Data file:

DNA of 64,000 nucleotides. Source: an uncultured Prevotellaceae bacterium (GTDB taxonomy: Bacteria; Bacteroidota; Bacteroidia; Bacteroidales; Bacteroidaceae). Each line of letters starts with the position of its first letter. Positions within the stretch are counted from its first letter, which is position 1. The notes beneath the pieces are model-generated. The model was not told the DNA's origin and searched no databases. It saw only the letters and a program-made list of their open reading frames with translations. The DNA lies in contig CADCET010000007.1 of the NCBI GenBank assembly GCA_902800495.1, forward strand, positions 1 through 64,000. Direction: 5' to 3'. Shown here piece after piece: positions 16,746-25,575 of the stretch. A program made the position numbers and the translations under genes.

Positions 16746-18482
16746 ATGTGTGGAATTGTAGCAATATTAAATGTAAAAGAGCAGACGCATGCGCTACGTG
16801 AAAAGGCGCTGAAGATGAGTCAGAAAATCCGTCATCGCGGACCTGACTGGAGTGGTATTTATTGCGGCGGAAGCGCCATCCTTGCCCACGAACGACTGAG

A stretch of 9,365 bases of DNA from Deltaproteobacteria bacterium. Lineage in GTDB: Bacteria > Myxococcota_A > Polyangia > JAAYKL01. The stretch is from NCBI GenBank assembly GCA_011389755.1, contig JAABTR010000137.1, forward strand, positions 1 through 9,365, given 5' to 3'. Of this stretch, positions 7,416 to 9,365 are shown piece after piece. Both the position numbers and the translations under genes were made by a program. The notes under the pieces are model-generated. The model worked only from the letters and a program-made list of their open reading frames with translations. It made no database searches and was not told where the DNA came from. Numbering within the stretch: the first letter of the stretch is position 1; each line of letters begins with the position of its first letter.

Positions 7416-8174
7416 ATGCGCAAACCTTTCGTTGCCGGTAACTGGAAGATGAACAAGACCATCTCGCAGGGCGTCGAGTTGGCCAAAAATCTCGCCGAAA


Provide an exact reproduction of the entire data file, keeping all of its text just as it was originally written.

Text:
DNA of 64,000 nucleotides. Source: an uncultured Prevotellaceae bacterium (GTDB taxonomy: Bacteria; Bacteroidota; Bacteroidia; Bacteroidales; Bacteroidaceae). Each line of letters starts with the position of its first letter. Positions within the stretch are counted from its first letter, which is position 1. The notes beneath the pieces are model-generated. The model was not told the DNA's origin and searched no databases. It saw only the letters and a program-made list of their open reading frames with translations. The DNA lies in contig CADCET010000007.1 of the NCBI GenBank assembly GCA_902800495.1, forward strand, positions 1 through 64,000. Direction: 5' to 3'. Shown here piece after piece: positions 16,746-25,575 of the stretch. A program made the position numbers and the translations under genes.

Positions 16746-18482
16746 ATGTGTGGAATTGTAGCAATATTAAATGTAAAAGAGCAGACGCATGCGCTACGTG
16801 AAAAGGCGCTGAAGATGAGTCAGAAAATCCGTCATCGCGGACCTGACTGGAGTGGTATTTATTGCGGCGGAAGCGCCATCCTTGCCCACGAACGACTGAG

A stretch of 9,365 bases of DNA from Deltaproteobacteria bacterium. Lineage in GTDB: Bacteria > Myxococcota_A > Polyangia > JAAYKL01. The stretch is from NCBI GenBank assembly GCA_011389755.1, contig JAABTR010000137.1, forward strand, positions 1 through 9,365, given 5' to 3'. Of this stretch, positions 7,416 to 9,365 are shown piece after piece. Both the position numbers and the translations under genes were made by a program. The notes under the pieces are model-generated. The model worked only from the letters and a program-made list of their open reading frames with translations. It made no database searches and was not told where the DNA came from. Numbering within the stretch: the first letter of the stretch is position 1; each line of letters begins with the position of its first letter.

Positions 7416-8174
7416 ATGCGCAAACCTTTCGTTGCCGGTAACTGGAAGATGAACAAGACCATCTCGCAGGGCGTCGAGTTGGCCAAAAATCTCGCCGAAA